Posted by Tracy Stokes on October 23, 2013
The financial market is slowly recovering from the 2008 financial crisis, and J.D. Power and Associates found a significant improvement in retail bank customer satisfaction in 2013. But Forrester’s own research shows that brand confidence lags behind as financial service marketers fail to win back customer trust, particularly among the all-important Baby Boomers.
In May 2013, Forrester conducted Consumer Technographics® research with 4,575 US online adults to uncover the drivers of a successful 21st century financial services brand. This research is part of Forrester’s TRUE brand compass framework designed to identify which brands are winning the battle for consumer mindshare and to help marketers build a brand that is trusted, remarkable, unmistakable, and essential (TRUE). This framework has two core components:
- The TRUE brand compass ranking gives a snapshot of a brand’s resonance — the emotional connection a customer has with a brand. Is your brand a trailblazer — winning consumer mindshare — or astray — lost its way and connection to consumers?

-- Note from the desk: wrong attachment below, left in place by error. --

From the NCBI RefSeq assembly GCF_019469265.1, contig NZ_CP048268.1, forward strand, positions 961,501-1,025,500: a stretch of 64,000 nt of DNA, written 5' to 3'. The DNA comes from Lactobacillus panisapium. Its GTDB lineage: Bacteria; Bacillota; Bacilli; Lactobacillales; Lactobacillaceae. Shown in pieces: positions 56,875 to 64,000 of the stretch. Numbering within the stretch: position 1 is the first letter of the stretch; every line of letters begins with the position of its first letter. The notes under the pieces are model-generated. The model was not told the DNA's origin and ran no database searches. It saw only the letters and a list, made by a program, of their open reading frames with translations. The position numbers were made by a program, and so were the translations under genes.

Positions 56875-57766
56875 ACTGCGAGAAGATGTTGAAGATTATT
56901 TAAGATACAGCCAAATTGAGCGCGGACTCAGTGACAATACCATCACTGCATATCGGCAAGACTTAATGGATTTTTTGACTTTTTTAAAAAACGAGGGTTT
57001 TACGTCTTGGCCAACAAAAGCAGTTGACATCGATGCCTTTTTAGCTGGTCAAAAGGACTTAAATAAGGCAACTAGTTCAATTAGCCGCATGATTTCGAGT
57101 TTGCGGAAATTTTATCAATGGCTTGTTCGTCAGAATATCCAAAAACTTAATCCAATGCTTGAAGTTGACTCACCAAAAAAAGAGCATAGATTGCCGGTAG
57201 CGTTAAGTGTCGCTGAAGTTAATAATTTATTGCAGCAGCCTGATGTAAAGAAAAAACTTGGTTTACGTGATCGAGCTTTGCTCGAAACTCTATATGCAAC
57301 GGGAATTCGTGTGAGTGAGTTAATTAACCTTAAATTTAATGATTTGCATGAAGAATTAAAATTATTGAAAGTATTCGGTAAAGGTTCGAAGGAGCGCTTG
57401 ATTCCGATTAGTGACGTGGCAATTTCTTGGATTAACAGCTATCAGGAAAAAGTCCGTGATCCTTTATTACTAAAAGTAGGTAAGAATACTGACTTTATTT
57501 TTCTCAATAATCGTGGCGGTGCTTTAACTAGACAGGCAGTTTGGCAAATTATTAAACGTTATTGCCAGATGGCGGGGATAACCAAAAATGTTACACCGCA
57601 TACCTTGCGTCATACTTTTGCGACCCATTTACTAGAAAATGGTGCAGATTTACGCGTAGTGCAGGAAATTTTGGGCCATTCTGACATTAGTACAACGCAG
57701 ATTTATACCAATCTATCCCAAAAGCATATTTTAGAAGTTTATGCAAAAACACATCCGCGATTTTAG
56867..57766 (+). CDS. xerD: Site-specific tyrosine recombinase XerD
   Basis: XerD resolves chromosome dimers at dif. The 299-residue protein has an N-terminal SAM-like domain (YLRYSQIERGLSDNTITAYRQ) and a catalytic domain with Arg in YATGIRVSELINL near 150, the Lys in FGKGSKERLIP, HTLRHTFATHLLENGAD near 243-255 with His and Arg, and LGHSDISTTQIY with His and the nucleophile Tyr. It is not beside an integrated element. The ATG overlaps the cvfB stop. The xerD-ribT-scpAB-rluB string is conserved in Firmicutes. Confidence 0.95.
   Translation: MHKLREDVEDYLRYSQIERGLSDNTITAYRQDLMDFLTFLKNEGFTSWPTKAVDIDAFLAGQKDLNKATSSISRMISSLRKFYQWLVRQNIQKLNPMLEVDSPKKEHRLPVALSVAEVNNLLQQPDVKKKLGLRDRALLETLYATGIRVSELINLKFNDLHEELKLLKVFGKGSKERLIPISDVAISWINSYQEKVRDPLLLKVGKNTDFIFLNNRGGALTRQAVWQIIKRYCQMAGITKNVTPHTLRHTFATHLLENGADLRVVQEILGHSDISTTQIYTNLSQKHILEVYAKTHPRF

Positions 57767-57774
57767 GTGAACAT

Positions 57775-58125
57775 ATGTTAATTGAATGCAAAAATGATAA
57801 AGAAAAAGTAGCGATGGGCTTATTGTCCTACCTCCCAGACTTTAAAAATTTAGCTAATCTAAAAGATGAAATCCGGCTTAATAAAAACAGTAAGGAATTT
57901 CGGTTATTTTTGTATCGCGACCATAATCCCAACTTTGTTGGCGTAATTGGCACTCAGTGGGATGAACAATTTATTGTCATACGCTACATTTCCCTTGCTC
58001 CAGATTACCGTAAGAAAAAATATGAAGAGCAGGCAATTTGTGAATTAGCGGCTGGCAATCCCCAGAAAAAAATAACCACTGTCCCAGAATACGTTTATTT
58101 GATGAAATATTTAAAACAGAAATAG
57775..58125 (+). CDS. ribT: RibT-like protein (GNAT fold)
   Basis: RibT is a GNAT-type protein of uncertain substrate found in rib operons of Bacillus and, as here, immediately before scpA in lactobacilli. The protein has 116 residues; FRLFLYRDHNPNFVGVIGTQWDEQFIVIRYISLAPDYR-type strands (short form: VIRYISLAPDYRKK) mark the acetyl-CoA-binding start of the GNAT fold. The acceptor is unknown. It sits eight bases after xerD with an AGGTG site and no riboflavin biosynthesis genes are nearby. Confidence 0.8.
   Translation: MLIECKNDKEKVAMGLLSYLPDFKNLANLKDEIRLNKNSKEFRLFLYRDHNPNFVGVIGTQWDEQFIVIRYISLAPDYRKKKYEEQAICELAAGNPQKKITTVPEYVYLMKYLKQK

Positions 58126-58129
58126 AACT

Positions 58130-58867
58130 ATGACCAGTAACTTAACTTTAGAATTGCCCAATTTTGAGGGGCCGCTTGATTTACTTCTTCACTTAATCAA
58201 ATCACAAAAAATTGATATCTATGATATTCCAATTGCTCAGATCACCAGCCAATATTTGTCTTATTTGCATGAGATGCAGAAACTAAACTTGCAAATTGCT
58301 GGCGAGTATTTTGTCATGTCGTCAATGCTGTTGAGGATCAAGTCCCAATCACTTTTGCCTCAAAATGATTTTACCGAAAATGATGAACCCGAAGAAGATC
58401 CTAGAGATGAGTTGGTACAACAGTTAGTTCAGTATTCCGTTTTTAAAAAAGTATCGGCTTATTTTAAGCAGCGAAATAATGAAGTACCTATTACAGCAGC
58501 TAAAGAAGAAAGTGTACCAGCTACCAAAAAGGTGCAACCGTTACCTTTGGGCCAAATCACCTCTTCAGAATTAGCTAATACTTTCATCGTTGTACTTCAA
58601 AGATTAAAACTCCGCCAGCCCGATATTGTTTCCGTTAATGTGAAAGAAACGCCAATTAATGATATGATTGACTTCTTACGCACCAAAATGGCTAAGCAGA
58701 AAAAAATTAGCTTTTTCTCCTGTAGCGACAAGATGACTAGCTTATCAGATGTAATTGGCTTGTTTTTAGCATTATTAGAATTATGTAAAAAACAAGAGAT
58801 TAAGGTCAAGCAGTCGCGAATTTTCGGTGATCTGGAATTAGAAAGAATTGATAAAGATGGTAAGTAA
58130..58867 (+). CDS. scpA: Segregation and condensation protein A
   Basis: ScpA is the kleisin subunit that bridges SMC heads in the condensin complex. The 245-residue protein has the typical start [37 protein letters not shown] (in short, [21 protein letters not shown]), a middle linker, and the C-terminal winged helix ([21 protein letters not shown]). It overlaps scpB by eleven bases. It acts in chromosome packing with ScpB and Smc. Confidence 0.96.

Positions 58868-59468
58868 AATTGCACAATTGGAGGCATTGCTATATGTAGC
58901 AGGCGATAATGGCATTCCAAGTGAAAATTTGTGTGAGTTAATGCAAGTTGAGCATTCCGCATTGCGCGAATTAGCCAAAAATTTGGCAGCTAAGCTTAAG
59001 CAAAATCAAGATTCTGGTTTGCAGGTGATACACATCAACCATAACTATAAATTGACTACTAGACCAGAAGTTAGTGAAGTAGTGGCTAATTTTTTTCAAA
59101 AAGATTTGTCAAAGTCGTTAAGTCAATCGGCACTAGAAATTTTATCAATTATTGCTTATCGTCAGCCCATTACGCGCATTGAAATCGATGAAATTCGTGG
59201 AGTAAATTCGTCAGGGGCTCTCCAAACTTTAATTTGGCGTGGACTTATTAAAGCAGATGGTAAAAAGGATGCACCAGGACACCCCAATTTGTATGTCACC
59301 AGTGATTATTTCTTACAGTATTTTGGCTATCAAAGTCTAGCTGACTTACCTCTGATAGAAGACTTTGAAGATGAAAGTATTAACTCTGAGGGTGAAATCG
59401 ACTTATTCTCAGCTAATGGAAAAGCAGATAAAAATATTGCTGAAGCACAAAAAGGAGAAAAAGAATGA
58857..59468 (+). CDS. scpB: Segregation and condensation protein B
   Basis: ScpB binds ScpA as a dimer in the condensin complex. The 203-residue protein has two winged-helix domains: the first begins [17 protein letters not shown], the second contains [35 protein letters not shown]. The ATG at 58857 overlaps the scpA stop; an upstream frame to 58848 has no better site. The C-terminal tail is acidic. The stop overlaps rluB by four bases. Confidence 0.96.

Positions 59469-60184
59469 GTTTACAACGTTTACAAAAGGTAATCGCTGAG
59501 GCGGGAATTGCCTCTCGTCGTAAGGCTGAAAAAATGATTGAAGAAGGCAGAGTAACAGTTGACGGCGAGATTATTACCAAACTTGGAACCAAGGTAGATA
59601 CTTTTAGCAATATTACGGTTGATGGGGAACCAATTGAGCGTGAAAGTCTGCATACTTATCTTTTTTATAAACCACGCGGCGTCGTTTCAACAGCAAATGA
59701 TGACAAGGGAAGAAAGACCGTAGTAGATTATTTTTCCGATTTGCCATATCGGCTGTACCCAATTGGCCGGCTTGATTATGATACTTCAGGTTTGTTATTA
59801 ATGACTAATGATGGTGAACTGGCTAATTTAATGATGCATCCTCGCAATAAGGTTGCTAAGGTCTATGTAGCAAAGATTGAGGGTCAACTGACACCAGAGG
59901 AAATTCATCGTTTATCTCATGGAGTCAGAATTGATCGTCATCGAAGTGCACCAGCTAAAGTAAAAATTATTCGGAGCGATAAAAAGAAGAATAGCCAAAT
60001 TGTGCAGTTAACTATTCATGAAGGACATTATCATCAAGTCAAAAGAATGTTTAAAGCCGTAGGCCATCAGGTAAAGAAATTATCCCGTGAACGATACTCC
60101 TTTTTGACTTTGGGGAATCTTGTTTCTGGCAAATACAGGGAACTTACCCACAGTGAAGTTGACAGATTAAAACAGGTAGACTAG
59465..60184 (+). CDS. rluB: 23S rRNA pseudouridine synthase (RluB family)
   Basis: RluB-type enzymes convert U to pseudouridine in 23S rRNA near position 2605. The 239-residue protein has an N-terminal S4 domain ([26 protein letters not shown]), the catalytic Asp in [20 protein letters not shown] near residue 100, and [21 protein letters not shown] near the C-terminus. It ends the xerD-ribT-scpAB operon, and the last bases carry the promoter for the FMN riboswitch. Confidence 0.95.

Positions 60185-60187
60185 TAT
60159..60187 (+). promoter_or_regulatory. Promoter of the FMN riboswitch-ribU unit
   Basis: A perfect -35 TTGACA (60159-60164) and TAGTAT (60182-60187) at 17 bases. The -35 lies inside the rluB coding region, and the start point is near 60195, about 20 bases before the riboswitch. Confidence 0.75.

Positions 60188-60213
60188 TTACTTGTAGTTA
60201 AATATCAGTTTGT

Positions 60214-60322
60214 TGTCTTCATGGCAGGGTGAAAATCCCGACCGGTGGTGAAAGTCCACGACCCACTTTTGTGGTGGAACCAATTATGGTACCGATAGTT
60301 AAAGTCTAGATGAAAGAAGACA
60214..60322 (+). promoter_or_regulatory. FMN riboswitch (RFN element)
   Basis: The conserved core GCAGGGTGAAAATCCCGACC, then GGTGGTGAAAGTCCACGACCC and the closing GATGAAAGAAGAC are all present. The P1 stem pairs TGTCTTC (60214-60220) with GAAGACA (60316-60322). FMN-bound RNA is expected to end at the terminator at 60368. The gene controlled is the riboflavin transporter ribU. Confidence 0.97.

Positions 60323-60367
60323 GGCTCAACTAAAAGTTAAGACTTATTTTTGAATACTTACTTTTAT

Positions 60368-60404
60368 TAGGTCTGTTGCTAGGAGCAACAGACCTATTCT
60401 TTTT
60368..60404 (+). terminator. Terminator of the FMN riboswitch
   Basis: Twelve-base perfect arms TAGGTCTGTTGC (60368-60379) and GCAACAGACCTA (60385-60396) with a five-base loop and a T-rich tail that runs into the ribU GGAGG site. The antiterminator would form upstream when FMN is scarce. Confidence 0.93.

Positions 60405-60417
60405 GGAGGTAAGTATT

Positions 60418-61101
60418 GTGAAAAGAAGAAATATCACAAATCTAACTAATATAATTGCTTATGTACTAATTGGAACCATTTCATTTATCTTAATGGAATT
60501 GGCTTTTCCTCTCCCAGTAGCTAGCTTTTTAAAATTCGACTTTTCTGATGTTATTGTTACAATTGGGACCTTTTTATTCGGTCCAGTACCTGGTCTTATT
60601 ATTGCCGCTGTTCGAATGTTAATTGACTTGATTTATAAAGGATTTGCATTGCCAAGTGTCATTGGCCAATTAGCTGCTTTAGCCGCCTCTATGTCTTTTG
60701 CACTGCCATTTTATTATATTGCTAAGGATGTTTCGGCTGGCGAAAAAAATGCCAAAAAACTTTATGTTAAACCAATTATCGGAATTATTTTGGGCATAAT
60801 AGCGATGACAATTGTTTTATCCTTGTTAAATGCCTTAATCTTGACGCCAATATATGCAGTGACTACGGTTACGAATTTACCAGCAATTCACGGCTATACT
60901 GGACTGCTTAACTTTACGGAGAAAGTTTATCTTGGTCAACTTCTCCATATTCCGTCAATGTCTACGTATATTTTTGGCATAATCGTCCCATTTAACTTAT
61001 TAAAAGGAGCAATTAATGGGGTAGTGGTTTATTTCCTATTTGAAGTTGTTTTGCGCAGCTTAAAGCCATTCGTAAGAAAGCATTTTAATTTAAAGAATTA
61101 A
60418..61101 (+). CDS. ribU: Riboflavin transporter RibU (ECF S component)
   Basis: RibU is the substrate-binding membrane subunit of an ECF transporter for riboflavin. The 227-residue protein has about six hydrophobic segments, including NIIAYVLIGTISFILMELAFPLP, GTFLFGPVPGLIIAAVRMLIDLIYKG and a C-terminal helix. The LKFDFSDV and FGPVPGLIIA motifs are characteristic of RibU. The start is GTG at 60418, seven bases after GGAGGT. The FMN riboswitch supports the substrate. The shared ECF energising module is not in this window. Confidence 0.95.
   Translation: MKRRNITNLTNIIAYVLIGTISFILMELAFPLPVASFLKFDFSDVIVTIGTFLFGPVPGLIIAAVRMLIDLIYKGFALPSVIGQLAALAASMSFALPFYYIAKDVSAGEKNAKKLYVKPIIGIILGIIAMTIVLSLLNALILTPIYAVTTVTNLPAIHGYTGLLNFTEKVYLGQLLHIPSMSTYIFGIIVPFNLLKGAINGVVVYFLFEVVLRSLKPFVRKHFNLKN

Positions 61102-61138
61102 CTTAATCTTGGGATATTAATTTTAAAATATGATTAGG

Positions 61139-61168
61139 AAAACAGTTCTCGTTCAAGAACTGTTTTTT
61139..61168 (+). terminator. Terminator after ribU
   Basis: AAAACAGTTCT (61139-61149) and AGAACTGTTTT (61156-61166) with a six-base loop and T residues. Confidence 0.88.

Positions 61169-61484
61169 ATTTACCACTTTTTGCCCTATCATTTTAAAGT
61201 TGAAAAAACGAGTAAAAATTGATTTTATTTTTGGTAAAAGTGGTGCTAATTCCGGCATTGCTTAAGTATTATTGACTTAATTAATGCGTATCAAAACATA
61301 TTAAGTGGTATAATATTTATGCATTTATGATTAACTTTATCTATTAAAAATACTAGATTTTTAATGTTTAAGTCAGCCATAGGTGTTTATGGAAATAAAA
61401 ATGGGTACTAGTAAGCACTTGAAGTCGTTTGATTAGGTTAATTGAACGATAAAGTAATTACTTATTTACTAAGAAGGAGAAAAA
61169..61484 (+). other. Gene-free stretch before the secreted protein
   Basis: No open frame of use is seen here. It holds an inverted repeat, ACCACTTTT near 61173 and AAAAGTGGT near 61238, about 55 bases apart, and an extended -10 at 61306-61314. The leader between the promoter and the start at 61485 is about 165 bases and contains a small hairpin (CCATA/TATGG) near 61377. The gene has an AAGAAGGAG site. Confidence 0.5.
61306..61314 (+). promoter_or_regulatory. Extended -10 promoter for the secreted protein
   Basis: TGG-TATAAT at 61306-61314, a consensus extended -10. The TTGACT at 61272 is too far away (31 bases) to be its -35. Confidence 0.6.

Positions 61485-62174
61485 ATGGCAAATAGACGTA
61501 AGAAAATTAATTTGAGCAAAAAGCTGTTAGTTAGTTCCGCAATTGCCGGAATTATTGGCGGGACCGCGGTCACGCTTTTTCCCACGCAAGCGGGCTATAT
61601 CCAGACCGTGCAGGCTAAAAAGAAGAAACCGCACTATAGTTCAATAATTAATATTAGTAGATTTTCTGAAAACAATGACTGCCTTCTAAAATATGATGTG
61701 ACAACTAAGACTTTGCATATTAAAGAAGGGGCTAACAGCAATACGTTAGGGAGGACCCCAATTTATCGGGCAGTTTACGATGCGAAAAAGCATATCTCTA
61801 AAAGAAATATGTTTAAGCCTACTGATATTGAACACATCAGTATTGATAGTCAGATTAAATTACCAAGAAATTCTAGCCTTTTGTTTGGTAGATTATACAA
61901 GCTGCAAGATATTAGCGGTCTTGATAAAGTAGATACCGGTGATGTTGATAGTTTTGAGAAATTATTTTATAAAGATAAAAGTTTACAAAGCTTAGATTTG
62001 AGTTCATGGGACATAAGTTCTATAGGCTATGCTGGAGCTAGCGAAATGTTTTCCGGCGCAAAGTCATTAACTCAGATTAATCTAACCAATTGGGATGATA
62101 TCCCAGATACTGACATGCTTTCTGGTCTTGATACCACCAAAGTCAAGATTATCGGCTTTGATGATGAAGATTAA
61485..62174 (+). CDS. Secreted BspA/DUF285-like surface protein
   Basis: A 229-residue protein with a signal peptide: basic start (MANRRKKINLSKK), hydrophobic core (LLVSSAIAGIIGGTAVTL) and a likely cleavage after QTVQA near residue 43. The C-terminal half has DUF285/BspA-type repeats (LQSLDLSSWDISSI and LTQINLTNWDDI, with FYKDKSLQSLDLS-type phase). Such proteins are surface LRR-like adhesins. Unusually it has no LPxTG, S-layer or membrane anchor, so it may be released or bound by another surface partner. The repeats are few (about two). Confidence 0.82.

- The TRUE brand compass scorecard reveals a brand’s progress along the four dimensions. Is your brand strong on being trusted? Weak on being essential?
Forrester’s TRUE brand compass evaluation shows that seven out of the 10 financial service brands surveyed ranked as laggards — defined as brands that are falling behind on the brand building journey. The research also showed that brands are particularly weak among Boomers.
Boomers’ higher financial services usage — from mortgages to credit cards — makes them an attractive prize for marketers. But financial services brands have to work hard to reengage anti-establishment boomers with their brand. Older Boomers in the 58-to-68 age group consistently ranked financial services brands lower than Millennials. None of the brands surveyed achieved leader status with these Older Boomers, and many — from American Express to E-Trade — ranked in the lowest segment of astray — defined as a brand that has lost sight of its North Star and must recalibrate its direction. In contrast, Millennials in the 25-to-33 age group are overall more positive in their rankings of financial services brands, with nine of the 10 brands ranked as either a leader or a follower.
To learn more about financial services TRUE brand leaders and laggards, check out my new report "Financial Service Brands Fail To Earn TRUE Consumer Trust."
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